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Saatchi shapes the future of sculpture

June 2, 2011

Anne Blood reviews Charles Saatchi’s latest attempts at taste-making in a show devoted to contemporary sculpture.

This summer the Saatchi Gallery is hosting another of its exhibitions devoted entirely to sculpture. While a far cry from Charles Saatchi’s sensationalist and seminal exhibitions of the 1990s, with The Shape of Things to Come: New Sculpture it is business-as-usual for Saatchi as he hedges his bets on new work and emerging talent in the medium of sculpture. As the title of the show, taken from H.G. Well’s 1936 novel, proclaims, this exhibition is Saatchi’s prediction of (and means of defining) the forthcoming standard of taste in contemporary sculpture – literally the ‘shape’ of things to come.


While the show in many ways lacks curatorial direction, the inclusion of work by only 20 artists (21 if you include Richard Wilson’s 1987 work 20:50, the only permanent installation at the gallery) makes it far from cluttered and distracting. The luxury provided by the vast rooms spread over three levels is exploited to great effect, with often as few as two works on show in a single room. Each piece of sculpture is given ample room to breathe, and the spectator in turn has space to move around the work, creating a freeing and activated space of engagement.

The role call of artists on display includes established names such as John Baldessari, Roger Hiorns and Rebecca Warren as well as younger, emerging sculptors: Berlinde De Bruyckere, for instance, who has at least four works on display. These artists are mixed together in the gallery space with a complete disregard for hierarchy. The walls are also left completely blank, forcing the viewer to rely solely on the printed gallery guide to link artists and titles to works. While the constant flipping through the guide is frustrating, the curator’s attempt to allow the pieces of sculpture to speak for themselves within the gallery space is laudable.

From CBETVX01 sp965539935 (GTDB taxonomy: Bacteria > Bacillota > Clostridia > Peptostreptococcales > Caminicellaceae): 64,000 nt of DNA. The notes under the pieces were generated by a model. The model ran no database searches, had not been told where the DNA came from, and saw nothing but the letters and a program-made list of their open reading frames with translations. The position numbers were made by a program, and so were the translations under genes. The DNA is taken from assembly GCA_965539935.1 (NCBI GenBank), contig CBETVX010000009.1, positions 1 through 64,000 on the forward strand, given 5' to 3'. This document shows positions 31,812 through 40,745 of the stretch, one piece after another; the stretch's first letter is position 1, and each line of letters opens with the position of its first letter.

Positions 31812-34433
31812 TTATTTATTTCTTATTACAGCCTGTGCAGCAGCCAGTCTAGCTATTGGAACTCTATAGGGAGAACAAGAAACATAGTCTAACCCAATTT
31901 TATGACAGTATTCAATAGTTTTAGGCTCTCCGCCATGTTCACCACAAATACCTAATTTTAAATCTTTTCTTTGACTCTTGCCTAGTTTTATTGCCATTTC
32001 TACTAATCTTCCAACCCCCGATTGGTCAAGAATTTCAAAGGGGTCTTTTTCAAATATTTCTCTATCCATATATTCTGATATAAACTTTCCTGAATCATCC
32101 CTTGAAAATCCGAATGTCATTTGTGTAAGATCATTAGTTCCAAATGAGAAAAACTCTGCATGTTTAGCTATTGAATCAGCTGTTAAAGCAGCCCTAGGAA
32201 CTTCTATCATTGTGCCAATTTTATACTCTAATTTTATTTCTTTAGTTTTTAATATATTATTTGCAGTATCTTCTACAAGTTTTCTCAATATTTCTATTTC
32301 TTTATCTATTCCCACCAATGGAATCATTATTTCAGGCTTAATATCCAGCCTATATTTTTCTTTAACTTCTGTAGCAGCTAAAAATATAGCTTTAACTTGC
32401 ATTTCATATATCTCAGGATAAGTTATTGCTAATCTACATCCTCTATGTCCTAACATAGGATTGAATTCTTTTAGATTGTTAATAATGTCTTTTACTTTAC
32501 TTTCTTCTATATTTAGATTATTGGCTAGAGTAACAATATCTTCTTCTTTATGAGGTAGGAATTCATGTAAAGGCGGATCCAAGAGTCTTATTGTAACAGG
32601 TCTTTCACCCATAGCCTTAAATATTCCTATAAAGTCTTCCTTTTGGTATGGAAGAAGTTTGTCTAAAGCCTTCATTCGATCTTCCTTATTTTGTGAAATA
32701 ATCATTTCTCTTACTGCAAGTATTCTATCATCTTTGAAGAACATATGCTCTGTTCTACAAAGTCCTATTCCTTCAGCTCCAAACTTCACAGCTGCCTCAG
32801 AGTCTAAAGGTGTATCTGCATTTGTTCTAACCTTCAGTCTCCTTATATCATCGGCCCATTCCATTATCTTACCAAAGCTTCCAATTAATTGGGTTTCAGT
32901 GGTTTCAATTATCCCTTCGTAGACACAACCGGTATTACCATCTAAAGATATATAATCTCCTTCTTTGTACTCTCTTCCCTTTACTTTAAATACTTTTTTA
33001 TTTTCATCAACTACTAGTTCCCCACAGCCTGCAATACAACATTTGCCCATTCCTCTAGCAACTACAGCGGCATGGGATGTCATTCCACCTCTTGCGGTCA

Emerging from this spacious, unadulterated display are Dirk Skreber’s cars crushed around metal poles in Untitled (Crash 1) and Untitled (Crash 2) (2009), Matthew Brannon’s eerily white, showroom-esque interior Nevertheless (2009), neatly filled with mismatched objects, and Martin Honert’s disturbingly life-like Riesen (Giants) (2007), all of which stand out amongst the other works. While the variation in media used is staggering – ranging from traditional materials such as clay, wood and stone to various types of foam, horse hair and found commercial objects – homages to Dan Flavin’s use of neon abound, present in works such as Brick Lane Remix I (2003) by David Batchelor, Untitled  (2006) by Anslem Reyle and Björn Dahlem’s monumental The Milky Way (2007).

While only time will tell whether Saatchi’s predictions for the ‘shape of things to come’ in sculpture will indeed come to pass, the exhibition succeeds in providing the public with something different and pleasingly new.

The Shape of Things to Come: New Sculpture is at the Saatchi Gallery until 16th October 2011.

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